Chernobyl: 30 Years On — PZF Photography

Tony Flood has highlighted a WordPress posting by Krista of an original post by Peter Zarko-Flynn.

The world’s worst nuclear accident occurred at Chernobyl in, what was then, the USSR in the early hours of 26 April 1986 but we did not hear about it in the UK until some days later, when Swedish scientists detected abnormally high levels of radiation in their atmosphere.

Due to the secrecy of the Soviet Union, it took some additional time before the enormity of the accident became apparent, by which time a cloud of radiation had already swept across the north-west coast of England and poured its contaminated rain down upon us.

I still have a vivid memory of sitting in my Politics ‘O’ Level class and my teacher, Mr McLoughlin, talking to us about the reactor burning out of control and how it may sink into the earth. It struck me that this was a disaster beyond anything I had experienced in my life, at that point. And that memory, from a day in my final year of secondary school, has never left me.

I continued to think about Chernobyl over the years but my interest was seriously reignited after I met my husband. His family originally come from Ukraine and he still has close relatives in Kiev, which is only a two-hour drive from Chernobyl. We visited them shortly after we met and, as we sat down for Easter dinner, they told us how they had to flee Kiev for three years due to fears about radiation from the disaster. During that visit, we found out that it was possible to take an official tour of the exclusion zone and we pledged that we would do it on our next visit.

This year, on 26 January 2016, almost 30 years after the disaster, we fulfilled that pledge.

Details of this visit can be found

via Chernobyl: 30 Years On — PZF Photography

We are told that, despite the potential radiation exposure, there are a few women still living in the Chernobyl exclusion zone. But this tragedy was so horrific that it is unlikely humans will be able to properly settle back there for tens of thousands of years. I have referred in another blog on this site BELOW to how we should be grateful to have escaped such tragedies. We should be thankful also that we have not found ourselves in a similar plight to that of the McCann family and the SAS officer put in prison for keeping a gun as a reminder of his brave colleagues.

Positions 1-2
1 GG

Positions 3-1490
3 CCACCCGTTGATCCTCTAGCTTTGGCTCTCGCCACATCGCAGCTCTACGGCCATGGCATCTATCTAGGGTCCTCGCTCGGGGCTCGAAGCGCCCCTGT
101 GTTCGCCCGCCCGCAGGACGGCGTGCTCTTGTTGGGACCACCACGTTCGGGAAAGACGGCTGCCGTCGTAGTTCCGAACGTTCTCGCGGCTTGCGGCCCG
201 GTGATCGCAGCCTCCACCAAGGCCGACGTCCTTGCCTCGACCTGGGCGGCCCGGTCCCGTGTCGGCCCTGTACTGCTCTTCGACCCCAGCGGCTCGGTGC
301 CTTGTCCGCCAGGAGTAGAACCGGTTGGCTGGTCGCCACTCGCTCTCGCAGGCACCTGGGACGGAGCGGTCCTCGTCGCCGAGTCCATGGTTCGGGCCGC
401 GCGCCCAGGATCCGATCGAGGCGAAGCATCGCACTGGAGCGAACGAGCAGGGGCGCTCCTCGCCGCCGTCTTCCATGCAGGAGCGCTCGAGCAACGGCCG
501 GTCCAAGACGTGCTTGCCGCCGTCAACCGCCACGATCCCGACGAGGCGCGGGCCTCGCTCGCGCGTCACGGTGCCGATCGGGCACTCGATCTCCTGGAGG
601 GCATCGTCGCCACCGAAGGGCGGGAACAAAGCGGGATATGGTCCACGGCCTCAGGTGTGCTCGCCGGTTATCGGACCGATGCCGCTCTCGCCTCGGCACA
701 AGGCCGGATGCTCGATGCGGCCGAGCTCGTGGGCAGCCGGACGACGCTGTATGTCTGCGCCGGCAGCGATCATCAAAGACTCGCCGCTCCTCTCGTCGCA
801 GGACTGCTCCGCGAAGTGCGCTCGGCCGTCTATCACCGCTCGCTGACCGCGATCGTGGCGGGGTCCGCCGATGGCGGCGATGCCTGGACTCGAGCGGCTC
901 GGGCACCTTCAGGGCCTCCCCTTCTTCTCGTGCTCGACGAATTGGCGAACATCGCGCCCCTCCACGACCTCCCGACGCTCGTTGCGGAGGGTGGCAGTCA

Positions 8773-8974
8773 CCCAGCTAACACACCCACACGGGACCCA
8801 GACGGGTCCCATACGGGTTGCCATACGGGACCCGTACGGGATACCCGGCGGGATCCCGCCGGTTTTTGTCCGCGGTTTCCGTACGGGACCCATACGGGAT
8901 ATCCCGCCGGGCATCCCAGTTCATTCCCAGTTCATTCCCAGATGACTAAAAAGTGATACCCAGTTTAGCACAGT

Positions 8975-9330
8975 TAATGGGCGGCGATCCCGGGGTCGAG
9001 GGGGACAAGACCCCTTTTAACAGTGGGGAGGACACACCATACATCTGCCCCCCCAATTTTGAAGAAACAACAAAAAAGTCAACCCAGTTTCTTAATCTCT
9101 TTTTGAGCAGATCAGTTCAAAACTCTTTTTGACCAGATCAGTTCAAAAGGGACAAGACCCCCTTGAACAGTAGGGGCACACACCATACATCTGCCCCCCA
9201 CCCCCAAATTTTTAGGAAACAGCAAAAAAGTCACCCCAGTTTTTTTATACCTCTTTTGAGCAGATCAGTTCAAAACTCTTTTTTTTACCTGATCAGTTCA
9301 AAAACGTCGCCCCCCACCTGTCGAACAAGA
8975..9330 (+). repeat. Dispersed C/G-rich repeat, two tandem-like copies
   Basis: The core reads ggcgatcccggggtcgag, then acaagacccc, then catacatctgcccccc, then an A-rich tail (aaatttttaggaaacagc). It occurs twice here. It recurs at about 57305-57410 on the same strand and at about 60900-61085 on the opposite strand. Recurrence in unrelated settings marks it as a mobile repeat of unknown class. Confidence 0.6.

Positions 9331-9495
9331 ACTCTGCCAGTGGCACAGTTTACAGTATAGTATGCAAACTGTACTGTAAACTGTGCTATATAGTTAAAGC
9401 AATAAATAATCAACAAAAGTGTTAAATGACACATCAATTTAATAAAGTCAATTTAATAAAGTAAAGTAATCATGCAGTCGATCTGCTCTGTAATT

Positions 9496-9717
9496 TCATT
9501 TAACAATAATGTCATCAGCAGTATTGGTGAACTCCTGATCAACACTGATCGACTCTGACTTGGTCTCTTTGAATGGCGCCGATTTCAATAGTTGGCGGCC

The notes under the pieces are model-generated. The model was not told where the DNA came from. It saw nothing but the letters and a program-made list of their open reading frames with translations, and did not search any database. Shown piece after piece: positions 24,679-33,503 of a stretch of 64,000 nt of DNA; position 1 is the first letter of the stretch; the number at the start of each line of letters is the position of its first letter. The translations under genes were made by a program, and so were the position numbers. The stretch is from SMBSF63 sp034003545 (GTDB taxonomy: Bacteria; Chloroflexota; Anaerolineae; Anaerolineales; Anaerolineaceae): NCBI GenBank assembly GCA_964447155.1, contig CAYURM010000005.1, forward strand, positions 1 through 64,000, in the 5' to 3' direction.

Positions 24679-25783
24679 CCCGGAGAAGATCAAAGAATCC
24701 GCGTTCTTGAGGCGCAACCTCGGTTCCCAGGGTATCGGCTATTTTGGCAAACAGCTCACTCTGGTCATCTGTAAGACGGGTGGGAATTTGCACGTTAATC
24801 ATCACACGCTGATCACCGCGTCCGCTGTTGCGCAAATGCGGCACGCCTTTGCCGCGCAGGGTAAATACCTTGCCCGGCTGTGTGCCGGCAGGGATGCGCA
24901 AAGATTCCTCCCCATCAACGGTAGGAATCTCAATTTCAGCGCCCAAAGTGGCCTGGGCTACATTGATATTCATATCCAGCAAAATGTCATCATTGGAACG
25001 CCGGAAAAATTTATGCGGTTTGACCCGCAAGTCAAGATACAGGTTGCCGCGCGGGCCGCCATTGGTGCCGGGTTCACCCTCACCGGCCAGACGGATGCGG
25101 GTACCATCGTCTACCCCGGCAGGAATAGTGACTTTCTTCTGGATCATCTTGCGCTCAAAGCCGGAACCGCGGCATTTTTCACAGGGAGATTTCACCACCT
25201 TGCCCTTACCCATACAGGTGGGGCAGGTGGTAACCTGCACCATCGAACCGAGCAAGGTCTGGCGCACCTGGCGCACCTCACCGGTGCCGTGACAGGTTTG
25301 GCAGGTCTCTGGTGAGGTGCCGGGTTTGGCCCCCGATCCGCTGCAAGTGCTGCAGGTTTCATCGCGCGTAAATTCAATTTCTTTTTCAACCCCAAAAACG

3 thoughts on “Chernobyl: 30 Years On — PZF Photography

  1. Tony,

    Thank you so much for posting a link to my photo essay on the Chernobyl disaster and helping to bring it to a wider audience. It was a disaster on a huge scale, leading to the displacement of more than 100,000 people who have never been allowed to return to their contaminated homeland. There were 50,000 people living in Pripyat alone, the town which had been purpose-built to house people working at the reactor, and their families.

    However, as you mentioned, some people refused to leave the zone, or illegally returned shortly after the evacuation and are still living there 30 years on. There is a wonderful documentary called “Babushkas of Chernobyl” which tells the story of these women. It is a fascinating, moving but also uplifting film. It definitely provides an example of humans overcoming adversity in an incredible way. The documentary is available on iTunes. It is subtitled, which I know puts some people off, but it’s well worth viewing.

    In many ways, the disaster acted as a catalyst that propelled the Soviet Union to end the cold war and, ultimately, led to the end of the USSR. Before the disaster, President Mikhail Gorbachev had been facing strong internal political resistance while trying to push through his policies of perestroika (“restructuring”) and glasnost (“openness”). While officials initially tried to play down the Chernobyl disaster (which led to a shameful delay in evacuating Pripyat), when Gorbachev finally learned of (or at least admitted) the enormity of the accident – and with the USSR facing international condemnation for the delay in publicly acknowledging the disaster – he said they had to call in world experts to help ensure lessons were learned. This new openness created a domino effect that started to affect all aspects of Russian life.

    Five years after the disaster, Ukraine declared independence from the USSR on August 24, 1991. Independent Ukraine still faces many challenges; economic, political, corruption. For many Ukrainians, because of these challenges and the serious fears of a new Russian invasion (following the annexation of Crimea and the conflict in Donetsk), Chernobyl is not, today, perhaps the primary concern many would imagine.

    I hope to return to Ukraine later this year to document more stories – not only of Chernobyl but also the many other challenges facing the country.


    Liked by 1 person

  2. Your comments have made a big impact one me as did the following excerpt from your site: After visiting the kindergarten at Chernobyl, we travelled on to Reactor No. 4, which exploded during the accident. Many firemen were sent to their deaths trying to contain the fire – their radiation exposure was so massive that many of them died within 14 days, the maximum time humans tend to live following a serious overdose of radiation.


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